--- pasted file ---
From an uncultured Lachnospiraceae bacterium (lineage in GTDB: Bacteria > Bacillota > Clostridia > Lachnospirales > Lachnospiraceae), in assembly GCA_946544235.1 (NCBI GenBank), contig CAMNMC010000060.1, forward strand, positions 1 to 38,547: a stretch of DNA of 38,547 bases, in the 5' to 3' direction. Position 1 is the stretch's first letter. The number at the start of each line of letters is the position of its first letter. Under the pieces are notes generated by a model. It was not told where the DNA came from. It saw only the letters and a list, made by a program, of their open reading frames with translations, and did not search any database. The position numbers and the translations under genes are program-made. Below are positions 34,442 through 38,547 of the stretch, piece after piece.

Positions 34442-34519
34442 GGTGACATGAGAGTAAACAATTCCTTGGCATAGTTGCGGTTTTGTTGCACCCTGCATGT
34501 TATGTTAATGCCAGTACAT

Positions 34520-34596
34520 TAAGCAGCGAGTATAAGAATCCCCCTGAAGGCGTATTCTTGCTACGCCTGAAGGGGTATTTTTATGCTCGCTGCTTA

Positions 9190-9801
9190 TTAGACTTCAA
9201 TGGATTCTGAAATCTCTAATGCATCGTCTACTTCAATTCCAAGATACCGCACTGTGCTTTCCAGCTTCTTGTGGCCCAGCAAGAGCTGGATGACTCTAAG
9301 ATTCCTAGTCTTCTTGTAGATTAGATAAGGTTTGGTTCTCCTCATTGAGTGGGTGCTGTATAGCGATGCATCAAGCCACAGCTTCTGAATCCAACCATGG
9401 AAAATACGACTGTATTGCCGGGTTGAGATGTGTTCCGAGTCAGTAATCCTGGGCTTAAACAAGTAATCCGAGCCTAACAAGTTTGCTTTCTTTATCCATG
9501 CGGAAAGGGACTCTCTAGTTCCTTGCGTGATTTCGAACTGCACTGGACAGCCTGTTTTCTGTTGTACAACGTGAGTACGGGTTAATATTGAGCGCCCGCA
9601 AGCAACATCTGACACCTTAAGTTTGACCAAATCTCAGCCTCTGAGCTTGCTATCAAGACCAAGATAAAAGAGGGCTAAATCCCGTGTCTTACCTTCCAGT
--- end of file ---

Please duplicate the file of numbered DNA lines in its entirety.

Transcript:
From an uncultured Lachnospiraceae bacterium (lineage in GTDB: Bacteria > Bacillota > Clostridia > Lachnospirales > Lachnospiraceae), in assembly GCA_946544235.1 (NCBI GenBank), contig CAMNMC010000060.1, forward strand, positions 1 to 38,547: a stretch of DNA of 38,547 bases, in the 5' to 3' direction. Position 1 is the stretch's first letter. The number at the start of each line of letters is the position of its first letter. Under the pieces are notes generated by a model. It was not told where the DNA came from. It saw only the letters and a list, made by a program, of their open reading frames with translations, and did not search any database. The position numbers and the translations under genes are program-made. Below are positions 34,442 through 38,547 of the stretch, piece after piece.

Positions 34442-34519
34442 GGTGACATGAGAGTAAACAATTCCTTGGCATAGTTGCGGTTTTGTTGCACCCTGCATGT
34501 TATGTTAATGCCAGTACAT

Positions 34520-34596
34520 TAAGCAGCGAGTATAAGAATCCCCCTGAAGGCGTATTCTTGCTACGCCTGAAGGGGTATTTTTATGCTCGCTGCTTA

Positions 9190-9801
9190 TTAGACTTCAA
9201 TGGATTCTGAAATCTCTAATGCATCGTCTACTTCAATTCCAAGATACCGCACTGTGCTTTCCAGCTTCTTGTGGCCCAGCAAGAGCTGGATGACTCTAAG
9301 ATTCCTAGTCTTCTTGTAGATTAGATAAGGTTTGGTTCTCCTCATTGAGTGGGTGCTGTATAGCGATGCATCAAGCCACAGCTTCTGAATCCAACCATGG
9401 AAAATACGACTGTATTGCCGGGTTGAGATGTGTTCCGAGTCAGTAATCCTGGGCTTAAACAAGTAATCCGAGCCTAACAAGTTTGCTTTCTTTATCCATG
9501 CGGAAAGGGACTCTCTAGTTCCTTGCGTGATTTCGAACTGCACTGGACAGCCTGTTTTCTGTTGTACAACGTGAGTACGGGTTAATATTGAGCGCCCGCA
9601 AGCAACATCTGACACCTTAAGTTTGACCAAATCTCAGCCTCTGAGCTTGCTATCAAGACCAAGATAAAAGAGGGCTAAATCCCGTGTCTTACCTTCCAGT